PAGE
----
Category Archives: Uncategorized

Death and Dying

Death is referred to as the cessation of the biological functions that support a living organism. Death is an inevitable occurrence but can be hastened or prolonged due to certain lifestyle choices such as eating habits, drug/alcohol abuse, physical activity, and certain medications. Some causes of death can be inherited such as diseases and other health issues. Death can occur naturally, by accident, and intentionally. Infectious diseases are the most common cause of death. Some of these are tuberculosis, malaria, and AIDS. These specific diseases cause approximately more than 300 million illnesses a year and more than 5 million deaths each year.

In other countries lack of sanitary living conditions and limited or no access to modern medical technology and medications heighten the results of death from infectious diseases. Other health concerns that can cause death are tobacco use, malnutrition, bad eating habits, and lack of physical activity. In many cases after a death an autopsy is performed. This is an examination of a human corpse in an effort to determine such things as cause of death and to evaluate if any disease or injury is present. This is very beneficial in unexplained deaths and deaths in which the circumstances are suspicious as in murder and suicide.

Dying is a process of death in which your body is shutting down and you are reaching a state in which biological functions are going to cease. Dying is a natural part of our society and is sometimes known by the person that they are dying but can also be unexpected. Dying sometimes involves a grieving process by the person dying and by family members and friends. This process includes denial/shock (usually at the beginning stages where you have difficulty accepting your own or a loved one’s death), anger (the second stage when you are asking questions like “why me”, or “why this person” and can sometimes displace your anger on others), bargaining (the third stage where you or a loved one vows to give something up in exchange for the dying persons health), guilt ( fourth stage of death; finding guilt in things you did or didn’t do in life), depression (the fifth stage of death where you have feelings of isolation, and mood fluctuations), and acceptance(final stage where you accept death and have dealt with it, but does not always mean happiness).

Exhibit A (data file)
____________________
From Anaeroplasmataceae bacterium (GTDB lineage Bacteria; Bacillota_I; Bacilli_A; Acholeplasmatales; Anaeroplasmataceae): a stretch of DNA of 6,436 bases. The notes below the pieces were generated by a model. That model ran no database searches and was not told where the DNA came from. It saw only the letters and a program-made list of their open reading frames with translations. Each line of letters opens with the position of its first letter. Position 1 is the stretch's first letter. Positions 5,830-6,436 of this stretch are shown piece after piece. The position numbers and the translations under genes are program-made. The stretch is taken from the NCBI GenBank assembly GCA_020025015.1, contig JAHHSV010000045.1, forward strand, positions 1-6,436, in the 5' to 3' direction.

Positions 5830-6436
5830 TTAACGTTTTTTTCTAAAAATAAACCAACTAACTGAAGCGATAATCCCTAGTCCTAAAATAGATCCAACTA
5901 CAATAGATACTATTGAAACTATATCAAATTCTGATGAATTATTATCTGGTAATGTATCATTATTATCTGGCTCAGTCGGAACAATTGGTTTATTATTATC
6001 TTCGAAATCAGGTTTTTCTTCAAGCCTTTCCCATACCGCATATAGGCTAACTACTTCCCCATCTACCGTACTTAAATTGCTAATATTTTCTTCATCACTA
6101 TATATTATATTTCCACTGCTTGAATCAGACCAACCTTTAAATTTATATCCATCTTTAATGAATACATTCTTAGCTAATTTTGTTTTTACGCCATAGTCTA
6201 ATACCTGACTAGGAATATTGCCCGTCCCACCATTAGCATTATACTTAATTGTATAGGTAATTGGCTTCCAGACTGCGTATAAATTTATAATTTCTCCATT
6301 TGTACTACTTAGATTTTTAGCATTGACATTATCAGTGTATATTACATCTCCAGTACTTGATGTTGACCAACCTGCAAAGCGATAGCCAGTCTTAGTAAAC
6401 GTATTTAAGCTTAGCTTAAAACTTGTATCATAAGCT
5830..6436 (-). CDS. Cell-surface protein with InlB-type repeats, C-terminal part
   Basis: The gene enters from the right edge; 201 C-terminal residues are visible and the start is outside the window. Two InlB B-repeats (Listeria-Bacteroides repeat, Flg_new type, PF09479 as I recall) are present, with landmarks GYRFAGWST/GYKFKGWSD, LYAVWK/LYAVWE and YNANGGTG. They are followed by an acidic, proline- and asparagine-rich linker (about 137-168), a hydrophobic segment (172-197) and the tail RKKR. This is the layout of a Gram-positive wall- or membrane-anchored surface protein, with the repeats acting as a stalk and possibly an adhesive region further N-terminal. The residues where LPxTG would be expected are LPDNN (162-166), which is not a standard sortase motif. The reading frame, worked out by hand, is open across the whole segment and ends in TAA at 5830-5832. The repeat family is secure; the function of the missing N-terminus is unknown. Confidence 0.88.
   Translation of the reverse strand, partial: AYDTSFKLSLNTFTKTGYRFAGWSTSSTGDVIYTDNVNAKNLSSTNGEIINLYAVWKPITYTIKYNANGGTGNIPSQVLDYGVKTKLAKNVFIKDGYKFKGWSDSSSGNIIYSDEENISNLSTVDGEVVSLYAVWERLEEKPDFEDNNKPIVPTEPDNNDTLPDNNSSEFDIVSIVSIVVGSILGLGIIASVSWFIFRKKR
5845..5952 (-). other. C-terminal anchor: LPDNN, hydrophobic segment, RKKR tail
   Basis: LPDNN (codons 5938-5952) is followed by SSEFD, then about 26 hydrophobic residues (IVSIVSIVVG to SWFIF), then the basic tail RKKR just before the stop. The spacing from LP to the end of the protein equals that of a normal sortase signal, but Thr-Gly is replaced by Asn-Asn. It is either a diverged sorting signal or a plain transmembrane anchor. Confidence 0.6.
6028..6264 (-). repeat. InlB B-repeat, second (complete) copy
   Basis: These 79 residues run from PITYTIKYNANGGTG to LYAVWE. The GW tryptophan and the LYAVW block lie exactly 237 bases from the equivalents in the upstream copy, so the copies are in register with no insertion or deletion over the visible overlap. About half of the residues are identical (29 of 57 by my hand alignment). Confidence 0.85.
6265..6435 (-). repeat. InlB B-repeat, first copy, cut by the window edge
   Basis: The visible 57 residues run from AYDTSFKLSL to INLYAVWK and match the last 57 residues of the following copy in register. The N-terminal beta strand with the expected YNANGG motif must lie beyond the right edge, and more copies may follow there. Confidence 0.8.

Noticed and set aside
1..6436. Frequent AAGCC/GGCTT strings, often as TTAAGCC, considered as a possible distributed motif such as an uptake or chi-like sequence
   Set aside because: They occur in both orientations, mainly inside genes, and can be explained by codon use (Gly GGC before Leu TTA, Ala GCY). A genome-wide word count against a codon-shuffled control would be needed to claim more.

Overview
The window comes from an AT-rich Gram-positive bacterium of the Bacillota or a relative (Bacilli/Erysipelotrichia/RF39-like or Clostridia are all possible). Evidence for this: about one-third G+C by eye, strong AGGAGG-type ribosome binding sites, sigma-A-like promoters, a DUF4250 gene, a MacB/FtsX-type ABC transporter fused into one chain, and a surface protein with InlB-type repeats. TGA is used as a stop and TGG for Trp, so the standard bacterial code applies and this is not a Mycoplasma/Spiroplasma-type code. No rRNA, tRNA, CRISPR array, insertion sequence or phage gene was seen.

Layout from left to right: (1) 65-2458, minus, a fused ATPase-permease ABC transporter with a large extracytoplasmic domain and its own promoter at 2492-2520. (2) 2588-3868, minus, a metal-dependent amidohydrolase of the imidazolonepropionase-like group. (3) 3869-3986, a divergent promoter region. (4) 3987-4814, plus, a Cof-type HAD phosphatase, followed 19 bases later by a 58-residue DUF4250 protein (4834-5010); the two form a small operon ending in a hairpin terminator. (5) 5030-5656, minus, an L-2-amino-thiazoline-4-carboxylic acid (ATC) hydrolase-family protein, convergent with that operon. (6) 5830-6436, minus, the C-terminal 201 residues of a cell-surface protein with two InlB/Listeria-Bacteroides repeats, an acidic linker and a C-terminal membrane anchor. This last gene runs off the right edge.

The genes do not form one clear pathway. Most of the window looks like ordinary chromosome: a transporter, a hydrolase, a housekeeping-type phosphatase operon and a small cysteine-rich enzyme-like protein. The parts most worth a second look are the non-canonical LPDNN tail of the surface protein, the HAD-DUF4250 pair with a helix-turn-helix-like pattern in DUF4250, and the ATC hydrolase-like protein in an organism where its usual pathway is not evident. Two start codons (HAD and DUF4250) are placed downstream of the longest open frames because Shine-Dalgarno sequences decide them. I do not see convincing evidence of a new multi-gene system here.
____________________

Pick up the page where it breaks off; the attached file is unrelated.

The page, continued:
Death and dying is something we all will face in our lives. Dealing with it can be very difficult and sometimes the comfort of others such as a family member, friend, and a clergyman i.e. priest, reverend, or minister can help to cope with the process whether you or someone you love is dying. Talking sounds simple but sometimes it is hard in these circumstances.

Diabetes Skin Care

Millions of people have been diagnosed with Diabetes Mellitus Type 1 and Type 2. The Medical Academy encourages patients to properly care for their skin and to monitor for any changes in the condition of their skin.

Because the diabetes damages blood vessels and the nerves, causing the blood flow to be diminished and causes the patient to have decrease in pain sensation. If the patient is unable to feel any pain when they develop a sore, especially a place that is difficult to view, for example the bottom of the foot in between the toes. It may have devastating consequences.

Remember after bathing dry between the toes very thoroughly, if you need to get a mirror to view the bottom of the feet, then do so. You can also have a family member to help check the feet for any signs of sores or any area that is taking a long time to heal. Follow-up with your physician for any concerns you may be having. Apply lotions that do not contain large amounts of perfume. Keep follow up appointments with the doctor to help keep your blood sugars in control.

Amiodarone Medicine

The medication Amiodarone is an excellent choice for patients who are in persistent ventricular fibrillation. The science and research shows a better conversion rate when used post defibrillation as opposed to using Novocaine or Magnesium Sulfate. Getting Doctors to use or believe in the use of Amiodarone is the greatest challenge we face as EMS educators.

The American College of Surgeons has compiled massive amounts of data indicating the use of Amiodarone for surgery. The surgeons long understood the benefits of the cardiac medication when helping a patient through anesthesia. The recovery period is even shorter for the patient as opposed to conventional medicine. As educators, we must help move the tide in order to convert those who say no to progress. It is our goal to help each and every Medical Doctor to be the very best practitioner in their field of medicine.